will be found, but does not necessarily
indicate an unsafe condition. Likewise,
finished product testing is not likely to
be as sensitive to detecting potential
contamination as environmental
monitoring. However, environmental
monitoring programs should be
designed to find harborages, not just
meet customers’ expectations for Listeria
testing. Microbiologists skilled in
Listeria detection should be consulted to
develop a series of rotating monitoring
points to detect when Listeria has
invaded the processing area, and these
should be tested vigorously (e.g., avoid
wasting efforts on smooth surfaces; swab
weld joints and hidden surfaces instead).
Initial findings of Listeria spp. should
lead to more aggressive cleaning and
sanitizing in the area and retesting. If
retesting yields negative findings, then
the operation should go back to normal
monitoring of the area. If retesting yields
positive findings, then the Listeria may
have found a harborage point, which
needs to be found through extensive
testing and eliminated like any pest.
Listeria is a pervasive microorganism and
has found harborage in unlikely places,
such as hollow ladder rungs, hollow
conveyor rollers, facility walls and chill
The tragic outbreak last year
demonstrated that packinghouses might
be as vulnerable to Listeria harborage
and product contamination as fresh-cut operations. While Listeria is not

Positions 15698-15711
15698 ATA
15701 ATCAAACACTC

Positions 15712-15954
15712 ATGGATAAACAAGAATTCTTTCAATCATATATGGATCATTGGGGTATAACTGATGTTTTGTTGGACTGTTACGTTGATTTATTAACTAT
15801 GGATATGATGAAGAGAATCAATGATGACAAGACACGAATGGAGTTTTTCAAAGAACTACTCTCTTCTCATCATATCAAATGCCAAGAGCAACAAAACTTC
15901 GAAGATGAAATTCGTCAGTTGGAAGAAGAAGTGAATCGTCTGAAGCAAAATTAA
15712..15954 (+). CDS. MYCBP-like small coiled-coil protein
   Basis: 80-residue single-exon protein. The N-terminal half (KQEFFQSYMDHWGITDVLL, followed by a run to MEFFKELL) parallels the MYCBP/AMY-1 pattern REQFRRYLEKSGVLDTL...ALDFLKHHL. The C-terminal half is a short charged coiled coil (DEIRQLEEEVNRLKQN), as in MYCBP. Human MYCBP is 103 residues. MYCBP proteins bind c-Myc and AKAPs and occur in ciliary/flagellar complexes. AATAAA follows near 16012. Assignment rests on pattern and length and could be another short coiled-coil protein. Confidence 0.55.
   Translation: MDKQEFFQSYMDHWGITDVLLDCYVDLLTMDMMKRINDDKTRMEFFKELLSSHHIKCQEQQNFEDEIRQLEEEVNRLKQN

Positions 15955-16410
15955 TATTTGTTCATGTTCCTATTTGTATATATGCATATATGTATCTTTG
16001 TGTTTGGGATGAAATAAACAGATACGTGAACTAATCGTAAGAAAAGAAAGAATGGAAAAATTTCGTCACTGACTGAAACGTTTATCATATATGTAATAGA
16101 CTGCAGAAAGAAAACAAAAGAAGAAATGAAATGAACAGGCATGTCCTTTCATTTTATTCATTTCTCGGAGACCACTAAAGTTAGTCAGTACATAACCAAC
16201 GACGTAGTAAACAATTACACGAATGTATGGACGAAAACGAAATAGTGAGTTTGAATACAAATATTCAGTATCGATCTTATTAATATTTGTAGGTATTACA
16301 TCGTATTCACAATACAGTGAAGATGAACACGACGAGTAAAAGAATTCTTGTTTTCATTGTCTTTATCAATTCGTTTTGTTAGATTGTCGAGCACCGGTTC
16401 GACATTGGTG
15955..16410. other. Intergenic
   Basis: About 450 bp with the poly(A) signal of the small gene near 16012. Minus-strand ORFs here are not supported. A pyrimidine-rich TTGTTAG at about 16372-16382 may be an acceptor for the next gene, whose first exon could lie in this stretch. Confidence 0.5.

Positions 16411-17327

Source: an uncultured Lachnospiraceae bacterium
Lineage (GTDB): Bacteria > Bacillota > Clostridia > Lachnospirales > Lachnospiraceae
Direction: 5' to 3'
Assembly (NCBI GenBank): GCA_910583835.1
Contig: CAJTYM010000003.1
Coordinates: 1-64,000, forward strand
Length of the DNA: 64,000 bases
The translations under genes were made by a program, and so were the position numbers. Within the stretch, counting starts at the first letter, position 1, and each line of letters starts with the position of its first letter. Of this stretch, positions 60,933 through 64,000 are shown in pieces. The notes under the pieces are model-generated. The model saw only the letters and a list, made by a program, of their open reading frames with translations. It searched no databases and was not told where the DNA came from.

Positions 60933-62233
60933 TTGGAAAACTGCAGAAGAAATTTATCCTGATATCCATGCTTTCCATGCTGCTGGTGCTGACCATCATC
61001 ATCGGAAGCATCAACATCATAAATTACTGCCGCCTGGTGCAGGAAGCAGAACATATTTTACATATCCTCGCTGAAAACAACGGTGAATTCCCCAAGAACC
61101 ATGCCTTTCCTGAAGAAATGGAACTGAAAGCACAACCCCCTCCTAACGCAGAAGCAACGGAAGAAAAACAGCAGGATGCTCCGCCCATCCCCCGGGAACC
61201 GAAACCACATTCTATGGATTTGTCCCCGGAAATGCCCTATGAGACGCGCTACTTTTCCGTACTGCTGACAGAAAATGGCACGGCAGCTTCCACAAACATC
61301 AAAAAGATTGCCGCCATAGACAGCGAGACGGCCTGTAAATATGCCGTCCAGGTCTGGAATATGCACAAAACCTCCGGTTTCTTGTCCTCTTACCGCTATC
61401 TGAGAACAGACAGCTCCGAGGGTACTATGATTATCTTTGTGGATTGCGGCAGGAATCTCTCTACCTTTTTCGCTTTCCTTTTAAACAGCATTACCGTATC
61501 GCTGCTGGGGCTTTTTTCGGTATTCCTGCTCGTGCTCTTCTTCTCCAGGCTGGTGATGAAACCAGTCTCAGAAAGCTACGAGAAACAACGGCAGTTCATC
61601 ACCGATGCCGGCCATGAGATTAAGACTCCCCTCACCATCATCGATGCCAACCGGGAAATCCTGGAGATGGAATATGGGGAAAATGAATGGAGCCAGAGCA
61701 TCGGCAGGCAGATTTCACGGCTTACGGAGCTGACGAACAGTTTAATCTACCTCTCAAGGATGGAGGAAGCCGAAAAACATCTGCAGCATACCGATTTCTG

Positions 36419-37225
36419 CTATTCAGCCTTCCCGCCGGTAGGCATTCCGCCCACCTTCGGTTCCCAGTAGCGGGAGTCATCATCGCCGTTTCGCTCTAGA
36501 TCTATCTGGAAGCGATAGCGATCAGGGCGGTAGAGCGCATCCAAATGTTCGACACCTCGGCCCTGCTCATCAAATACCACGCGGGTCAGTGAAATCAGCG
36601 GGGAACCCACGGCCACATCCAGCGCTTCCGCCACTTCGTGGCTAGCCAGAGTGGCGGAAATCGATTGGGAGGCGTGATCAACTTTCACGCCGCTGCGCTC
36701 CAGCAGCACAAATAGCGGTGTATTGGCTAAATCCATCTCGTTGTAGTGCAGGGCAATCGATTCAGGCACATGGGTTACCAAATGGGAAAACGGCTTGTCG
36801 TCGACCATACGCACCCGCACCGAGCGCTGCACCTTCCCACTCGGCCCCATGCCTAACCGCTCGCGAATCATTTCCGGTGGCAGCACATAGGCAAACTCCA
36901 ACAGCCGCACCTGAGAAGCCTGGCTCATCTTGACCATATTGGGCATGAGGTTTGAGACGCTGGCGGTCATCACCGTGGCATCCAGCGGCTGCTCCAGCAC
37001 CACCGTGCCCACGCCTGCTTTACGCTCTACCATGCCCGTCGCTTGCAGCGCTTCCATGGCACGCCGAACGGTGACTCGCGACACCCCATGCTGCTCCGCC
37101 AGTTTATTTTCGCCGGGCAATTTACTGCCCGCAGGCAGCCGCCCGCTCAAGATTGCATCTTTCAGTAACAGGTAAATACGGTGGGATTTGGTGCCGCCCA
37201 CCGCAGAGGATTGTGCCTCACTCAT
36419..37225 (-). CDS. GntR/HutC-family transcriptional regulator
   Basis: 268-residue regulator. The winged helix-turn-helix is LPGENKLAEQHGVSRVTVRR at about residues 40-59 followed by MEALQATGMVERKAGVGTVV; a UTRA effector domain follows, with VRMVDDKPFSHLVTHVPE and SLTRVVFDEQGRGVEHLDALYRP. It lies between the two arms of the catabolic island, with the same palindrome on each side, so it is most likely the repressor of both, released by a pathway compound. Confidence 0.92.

likely to become entrenched in dry
environments, operations or equipment
that are routinely wet are vulnerable.
Additionally, packinghouses that are not
routinely held at the cold temperatures
of fresh-cut operations can be even
more vulnerable; while Listeria has a
competitive advantage because it can
survive and grow in cold environments,
it likes warmer environments even more.
For more information about L.
monocytogenes and environmental
monitoring programs, operations should
consult;FDA’s;Bad Bug Book, 3;FDA’s
Listeria guidance for industry, or a
commercial laboratory experienced in
Listeria and environmental testing. n
David E. Gombas, Ph.D., is the senior vice
president, food safety and technology, at the
United Fresh Produce Association.
2. Tompkin, R.B., V.N. Scott, D. T. Bernard, W.H.
Sveum and K.S. Gombas. 1999. Guidelines to
prevent post-processing contamination from
Listeria monocytogenes. Dairy Food Environ
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